The Torah tells us: “I set before you life and death, blessing and curse. Choose life that you may live.” Choosing life means choosing life-affirming relationships. Holding space for one another’s life experiences. Leaning into compassion. Connecting with one another. Seeing ourselves in one another. Valuing deep engagement, not just efficiency. And recognizing the unity of God and all of God’s creation.

At the heart of a life of meaning is being present to life — something our machine overlords can never do better than we can.

The post Torah is the anti-ChatGPT. But we can embrace artificial intelligence without losing our soul. appeared first on Jewish Telegraphic Agency.

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Phyllis Pollock died at home Sunday September 3, 2023 in Winnipeg, after a courageous lifetime battle with cancer.
Phyllis was a mother of four: Gary (Laura), daughter Randi, Steven (deceased in 2010) (Karen), and Robert. Phyllis also had two grandchildren: Lauren and Quinn.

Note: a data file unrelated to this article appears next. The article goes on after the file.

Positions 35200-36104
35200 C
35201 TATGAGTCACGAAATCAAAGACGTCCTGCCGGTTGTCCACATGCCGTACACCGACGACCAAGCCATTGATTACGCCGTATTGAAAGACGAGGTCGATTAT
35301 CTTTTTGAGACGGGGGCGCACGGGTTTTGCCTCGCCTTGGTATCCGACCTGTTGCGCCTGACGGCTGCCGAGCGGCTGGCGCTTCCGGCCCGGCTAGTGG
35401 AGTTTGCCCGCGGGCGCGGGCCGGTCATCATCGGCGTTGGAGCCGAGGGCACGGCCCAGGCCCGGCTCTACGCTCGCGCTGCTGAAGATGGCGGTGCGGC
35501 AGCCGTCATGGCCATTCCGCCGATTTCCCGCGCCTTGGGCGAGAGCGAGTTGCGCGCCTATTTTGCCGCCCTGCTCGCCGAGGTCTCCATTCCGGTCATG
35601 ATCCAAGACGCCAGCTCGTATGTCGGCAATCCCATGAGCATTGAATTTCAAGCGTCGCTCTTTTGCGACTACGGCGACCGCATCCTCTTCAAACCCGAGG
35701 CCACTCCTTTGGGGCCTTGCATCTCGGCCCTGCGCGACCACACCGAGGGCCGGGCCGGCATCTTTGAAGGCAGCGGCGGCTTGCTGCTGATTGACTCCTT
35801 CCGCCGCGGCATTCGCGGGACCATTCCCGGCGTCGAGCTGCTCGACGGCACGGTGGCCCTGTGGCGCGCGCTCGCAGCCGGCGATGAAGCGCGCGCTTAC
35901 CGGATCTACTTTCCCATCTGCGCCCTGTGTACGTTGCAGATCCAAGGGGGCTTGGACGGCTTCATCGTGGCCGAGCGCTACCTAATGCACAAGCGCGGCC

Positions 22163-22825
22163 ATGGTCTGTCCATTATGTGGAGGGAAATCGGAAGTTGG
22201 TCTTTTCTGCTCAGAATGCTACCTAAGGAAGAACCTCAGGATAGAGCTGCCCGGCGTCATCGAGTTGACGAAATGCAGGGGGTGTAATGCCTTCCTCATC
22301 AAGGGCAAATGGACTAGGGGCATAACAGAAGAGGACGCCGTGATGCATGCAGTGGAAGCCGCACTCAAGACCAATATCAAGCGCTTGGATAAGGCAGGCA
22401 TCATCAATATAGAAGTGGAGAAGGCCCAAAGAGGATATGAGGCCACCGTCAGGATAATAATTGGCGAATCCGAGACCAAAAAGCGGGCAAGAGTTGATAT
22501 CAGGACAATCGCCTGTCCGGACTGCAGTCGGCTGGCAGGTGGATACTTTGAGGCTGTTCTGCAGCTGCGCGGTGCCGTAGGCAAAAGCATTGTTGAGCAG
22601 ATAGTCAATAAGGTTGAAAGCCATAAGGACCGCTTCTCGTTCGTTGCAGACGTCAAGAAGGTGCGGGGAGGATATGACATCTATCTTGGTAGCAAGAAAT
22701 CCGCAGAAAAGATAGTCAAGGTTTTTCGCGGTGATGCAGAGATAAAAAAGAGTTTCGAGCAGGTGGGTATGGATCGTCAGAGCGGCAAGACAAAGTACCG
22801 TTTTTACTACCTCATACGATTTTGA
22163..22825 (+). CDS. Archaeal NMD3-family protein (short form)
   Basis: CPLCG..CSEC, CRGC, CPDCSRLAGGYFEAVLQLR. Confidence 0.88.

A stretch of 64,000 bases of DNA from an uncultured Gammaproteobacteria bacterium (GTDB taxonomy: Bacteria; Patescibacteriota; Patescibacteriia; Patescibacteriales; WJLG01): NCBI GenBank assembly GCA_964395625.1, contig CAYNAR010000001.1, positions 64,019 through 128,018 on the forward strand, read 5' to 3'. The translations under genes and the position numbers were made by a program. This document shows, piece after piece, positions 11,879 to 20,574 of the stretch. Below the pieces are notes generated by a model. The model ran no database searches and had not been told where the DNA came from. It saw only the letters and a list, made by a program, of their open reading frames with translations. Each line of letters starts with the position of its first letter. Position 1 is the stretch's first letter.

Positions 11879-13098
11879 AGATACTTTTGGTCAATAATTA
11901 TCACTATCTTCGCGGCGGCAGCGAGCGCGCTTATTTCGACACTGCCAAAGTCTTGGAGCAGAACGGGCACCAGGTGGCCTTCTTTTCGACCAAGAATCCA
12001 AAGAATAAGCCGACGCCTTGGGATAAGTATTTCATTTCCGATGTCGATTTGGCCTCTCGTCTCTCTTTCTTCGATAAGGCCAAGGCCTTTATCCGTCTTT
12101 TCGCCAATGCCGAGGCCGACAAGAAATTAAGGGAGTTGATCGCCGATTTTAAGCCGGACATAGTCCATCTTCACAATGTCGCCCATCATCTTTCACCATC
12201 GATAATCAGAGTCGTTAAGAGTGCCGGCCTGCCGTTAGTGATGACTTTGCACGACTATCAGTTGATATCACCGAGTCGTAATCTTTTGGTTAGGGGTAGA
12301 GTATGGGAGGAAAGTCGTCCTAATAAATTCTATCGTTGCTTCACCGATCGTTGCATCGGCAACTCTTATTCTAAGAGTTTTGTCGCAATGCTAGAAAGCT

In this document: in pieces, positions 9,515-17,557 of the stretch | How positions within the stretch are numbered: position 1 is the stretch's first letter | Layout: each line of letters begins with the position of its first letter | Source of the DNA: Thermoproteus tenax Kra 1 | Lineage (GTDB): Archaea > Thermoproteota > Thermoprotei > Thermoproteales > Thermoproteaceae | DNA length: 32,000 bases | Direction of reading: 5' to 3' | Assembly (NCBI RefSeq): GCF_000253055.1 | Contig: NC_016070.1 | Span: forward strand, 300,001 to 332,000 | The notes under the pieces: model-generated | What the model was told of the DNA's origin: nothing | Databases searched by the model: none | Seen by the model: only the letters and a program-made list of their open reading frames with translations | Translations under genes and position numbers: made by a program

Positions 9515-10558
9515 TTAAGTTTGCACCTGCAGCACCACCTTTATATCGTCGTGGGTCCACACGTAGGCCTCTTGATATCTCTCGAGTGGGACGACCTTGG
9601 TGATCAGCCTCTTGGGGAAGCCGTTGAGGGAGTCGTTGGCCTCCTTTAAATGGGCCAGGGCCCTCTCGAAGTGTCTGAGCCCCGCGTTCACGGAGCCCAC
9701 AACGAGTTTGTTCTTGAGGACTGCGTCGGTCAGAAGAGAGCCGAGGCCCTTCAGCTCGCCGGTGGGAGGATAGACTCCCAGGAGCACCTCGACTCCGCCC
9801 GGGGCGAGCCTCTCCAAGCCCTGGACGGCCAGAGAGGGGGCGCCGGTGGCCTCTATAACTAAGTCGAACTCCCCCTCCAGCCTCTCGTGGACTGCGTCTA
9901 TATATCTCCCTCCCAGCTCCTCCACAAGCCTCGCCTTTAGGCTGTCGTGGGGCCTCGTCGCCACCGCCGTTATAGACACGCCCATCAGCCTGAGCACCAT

Born in Fort Frances, Ontario on February 7, 1939, Phyllis was an only child to Ruby and Alex Lerman. After graduating high school, Phyllis moved to Winnipeg where she married and later divorced Danny Pollock, the father of her children. She moved to Beverly Hills in 1971, where she raised her children.
Phyllis had a busy social life and lucrative real estate career that spanned over 50 years, including new home sales with CoastCo. Phyllis was the original sales agent for three buildings in Santa Monica, oceanfront: Sea Colony I, Sea Colony II, and Sea Colony. She was known as the Sea Colony Queen. She worked side by side with her daughter Randi for about 25 years – handling over 600 transactions, including sales and leases within the three phases of Sea Colony alone.